Cruelty to children is classified into three levels. When a parent, guardian, or other person overseeing a kid under the age of 18 knowingly deprives the child of required nutrition to the point that the child's well-being is compromised, this is considered first-degree cruelty to children. If a parent, guardian, or other person who has authority over a child ages 12 to 17 willfully causes serious bodily injury to the child or places the child in danger of such harm, this is also first-degree cruelty to children. Finally, if a parent, guardian, or other person who has authority over a child ages 6 to 11 causes serious bodily injury to the child or subjects the child to torture, either by burning, beating, or starving him/her, this is second-degree cruelty to children.
In addition to these three degrees of cruelty, any act intended to cause a child emotional or physical pain is considered abuse. The line between discipline and abuse is not always clear-cut. For example, slapping a child on the hand with an open palm once for calling someone else by name would be considered abuse while hitting a child on the hand with a closed fist would be considered discipline. However, repeatedly hitting a child on the hand with an object such as a belt would be considered abuse even if the intent was discipline.
The important thing is that you do not use violence against your child.
When a parent, guardian, or other person monitoring the welfare of a child under the age of 18 wilfully deprives the kid of required nourishment to the extent that the child's health or well-being is compromised, such person commits the offense of cruelty to children in the first degree.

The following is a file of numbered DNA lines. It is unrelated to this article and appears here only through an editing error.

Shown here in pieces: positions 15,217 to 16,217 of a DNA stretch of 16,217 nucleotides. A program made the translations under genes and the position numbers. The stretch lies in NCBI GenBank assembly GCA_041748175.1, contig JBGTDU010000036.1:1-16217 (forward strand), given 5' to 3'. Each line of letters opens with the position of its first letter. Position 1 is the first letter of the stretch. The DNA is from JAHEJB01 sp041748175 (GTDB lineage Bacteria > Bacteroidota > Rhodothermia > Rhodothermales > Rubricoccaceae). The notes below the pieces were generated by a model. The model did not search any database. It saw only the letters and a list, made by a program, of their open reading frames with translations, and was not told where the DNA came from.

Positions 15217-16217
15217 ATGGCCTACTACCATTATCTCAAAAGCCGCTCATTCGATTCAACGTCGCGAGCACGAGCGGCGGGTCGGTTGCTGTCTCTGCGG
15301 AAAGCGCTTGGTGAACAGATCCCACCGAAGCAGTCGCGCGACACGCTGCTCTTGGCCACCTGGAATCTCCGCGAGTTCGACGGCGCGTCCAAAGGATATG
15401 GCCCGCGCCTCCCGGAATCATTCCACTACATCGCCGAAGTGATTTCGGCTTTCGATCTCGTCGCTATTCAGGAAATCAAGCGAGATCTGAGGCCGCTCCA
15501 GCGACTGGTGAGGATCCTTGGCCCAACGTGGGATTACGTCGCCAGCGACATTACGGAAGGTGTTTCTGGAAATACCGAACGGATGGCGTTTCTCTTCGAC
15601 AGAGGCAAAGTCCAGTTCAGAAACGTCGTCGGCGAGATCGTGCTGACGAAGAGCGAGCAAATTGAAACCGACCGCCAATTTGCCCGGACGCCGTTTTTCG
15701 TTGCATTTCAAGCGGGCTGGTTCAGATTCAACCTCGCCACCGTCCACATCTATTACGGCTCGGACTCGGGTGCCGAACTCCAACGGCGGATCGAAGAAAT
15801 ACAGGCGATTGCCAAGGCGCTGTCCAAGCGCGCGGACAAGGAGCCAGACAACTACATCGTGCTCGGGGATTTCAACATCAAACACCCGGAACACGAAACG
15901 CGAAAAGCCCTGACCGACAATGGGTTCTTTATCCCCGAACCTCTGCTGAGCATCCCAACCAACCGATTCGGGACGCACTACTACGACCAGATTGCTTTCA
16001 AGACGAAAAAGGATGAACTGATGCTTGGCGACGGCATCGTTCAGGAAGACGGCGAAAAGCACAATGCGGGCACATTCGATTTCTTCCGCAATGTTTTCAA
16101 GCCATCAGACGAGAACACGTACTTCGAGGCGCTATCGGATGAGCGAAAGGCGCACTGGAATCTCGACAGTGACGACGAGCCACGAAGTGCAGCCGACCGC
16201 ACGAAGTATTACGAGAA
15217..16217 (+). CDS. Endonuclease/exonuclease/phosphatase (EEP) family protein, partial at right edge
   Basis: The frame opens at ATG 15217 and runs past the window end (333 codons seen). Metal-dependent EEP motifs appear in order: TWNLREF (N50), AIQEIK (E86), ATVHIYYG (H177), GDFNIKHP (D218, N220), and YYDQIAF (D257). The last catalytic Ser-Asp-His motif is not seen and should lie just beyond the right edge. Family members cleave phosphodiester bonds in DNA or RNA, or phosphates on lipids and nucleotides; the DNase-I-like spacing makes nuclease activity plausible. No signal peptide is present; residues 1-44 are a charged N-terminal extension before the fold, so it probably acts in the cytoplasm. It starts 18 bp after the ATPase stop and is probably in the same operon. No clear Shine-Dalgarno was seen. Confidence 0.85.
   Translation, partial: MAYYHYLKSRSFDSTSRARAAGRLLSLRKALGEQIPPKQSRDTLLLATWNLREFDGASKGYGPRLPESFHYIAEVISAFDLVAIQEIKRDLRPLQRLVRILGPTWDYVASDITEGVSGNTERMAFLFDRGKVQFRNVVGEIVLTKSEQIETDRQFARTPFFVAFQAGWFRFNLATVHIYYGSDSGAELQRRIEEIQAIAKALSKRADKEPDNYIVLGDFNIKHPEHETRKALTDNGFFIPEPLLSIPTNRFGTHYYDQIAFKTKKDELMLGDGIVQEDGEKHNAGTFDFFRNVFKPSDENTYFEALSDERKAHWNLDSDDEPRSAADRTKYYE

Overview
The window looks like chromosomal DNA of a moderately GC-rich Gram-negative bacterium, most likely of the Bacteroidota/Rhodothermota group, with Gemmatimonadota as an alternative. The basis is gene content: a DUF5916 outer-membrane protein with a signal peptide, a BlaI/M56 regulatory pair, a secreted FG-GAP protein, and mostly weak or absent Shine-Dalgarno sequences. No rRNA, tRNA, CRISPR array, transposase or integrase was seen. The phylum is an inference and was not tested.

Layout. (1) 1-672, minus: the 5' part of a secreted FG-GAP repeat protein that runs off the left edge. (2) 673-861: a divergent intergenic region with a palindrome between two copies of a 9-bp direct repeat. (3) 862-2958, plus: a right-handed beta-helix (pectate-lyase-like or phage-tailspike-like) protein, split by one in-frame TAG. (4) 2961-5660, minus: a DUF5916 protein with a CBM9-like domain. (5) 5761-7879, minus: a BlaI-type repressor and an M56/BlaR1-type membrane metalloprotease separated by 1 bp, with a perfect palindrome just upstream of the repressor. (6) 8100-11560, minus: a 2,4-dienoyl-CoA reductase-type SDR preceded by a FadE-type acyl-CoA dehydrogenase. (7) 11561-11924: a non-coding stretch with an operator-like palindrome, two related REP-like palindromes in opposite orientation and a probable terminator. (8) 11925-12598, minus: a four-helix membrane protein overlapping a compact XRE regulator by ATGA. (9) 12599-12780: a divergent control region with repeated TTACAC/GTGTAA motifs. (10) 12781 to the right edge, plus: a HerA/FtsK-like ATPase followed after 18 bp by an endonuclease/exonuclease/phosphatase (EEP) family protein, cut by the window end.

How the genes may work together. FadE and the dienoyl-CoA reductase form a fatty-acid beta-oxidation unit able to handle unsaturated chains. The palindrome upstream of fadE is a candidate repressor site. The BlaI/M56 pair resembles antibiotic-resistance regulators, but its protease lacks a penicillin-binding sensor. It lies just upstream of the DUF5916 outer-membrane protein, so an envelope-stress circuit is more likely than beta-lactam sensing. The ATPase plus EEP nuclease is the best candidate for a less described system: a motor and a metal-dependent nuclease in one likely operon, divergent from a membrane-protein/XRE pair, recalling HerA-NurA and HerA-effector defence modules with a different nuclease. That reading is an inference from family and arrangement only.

In addition to being unable to provide the child with necessary food, water, or medical care, the parent, guardian, or person responsible for the child's welfare may also intentionally: injure or physically abuse the child either by hitting him/her with an object or by inflicting physical pain; expose the child to violence or threatening behavior; engage in sexual activity against the child's will; or use drugs or alcohol in a manner likely to impair mental or physical capacity. The only thing that matters is whether or not the child was deprived of necessary food, water, or medical care. If so, then the parent has committed cruelty to children in the first degree.
There are two forms of this crime: intentional and reckless. To prove intentional cruelty to children, the state must show that you knew what you were doing was wrong and still did it anyway. To prove reckless cruelty to children, the state needs to show only that you acted recklessly - that you didn't care what happened to the child as long as she wasn't hurt too badly.
(a) Cruelty to children in the first degree is committed by a parent, guardian, or other person supervising the welfare of or having immediate charge or custody of a child under the age of 18 when such person willfully deprives the child of necessary sustenance to the extent that the child's health or well-being deteriorates. The term also includes any person who abuses a child under the age of 18 by severely beating him or her.
All forms of cruelty to children are serious matters and should be reported to a law enforcement agency immediately. However, not all acts of cruelty are criminal offenses. For example, if a child refuses to eat because he or she is grieving the loss of a loved one, then this would be considered medical neglect rather than cruelty to children. Medical professionals may be able to advise parents on how to help their children through difficult circumstances.
In addition, some actions by parents or guardians may result in civil charges rather than criminal proceedings. For example, if a parent or guardian fails to provide the necessities of life for a young child (e.g., food, shelter, safety), then this could give rise to a protective proceeding before a juvenile court. Alternatively, if the conduct of the parent or guardian causes physical or emotional harm to the child (i.e., abuse), then this would be subject to criminal prosecution.
Parents have a fundamental right to raise their children as they see fit.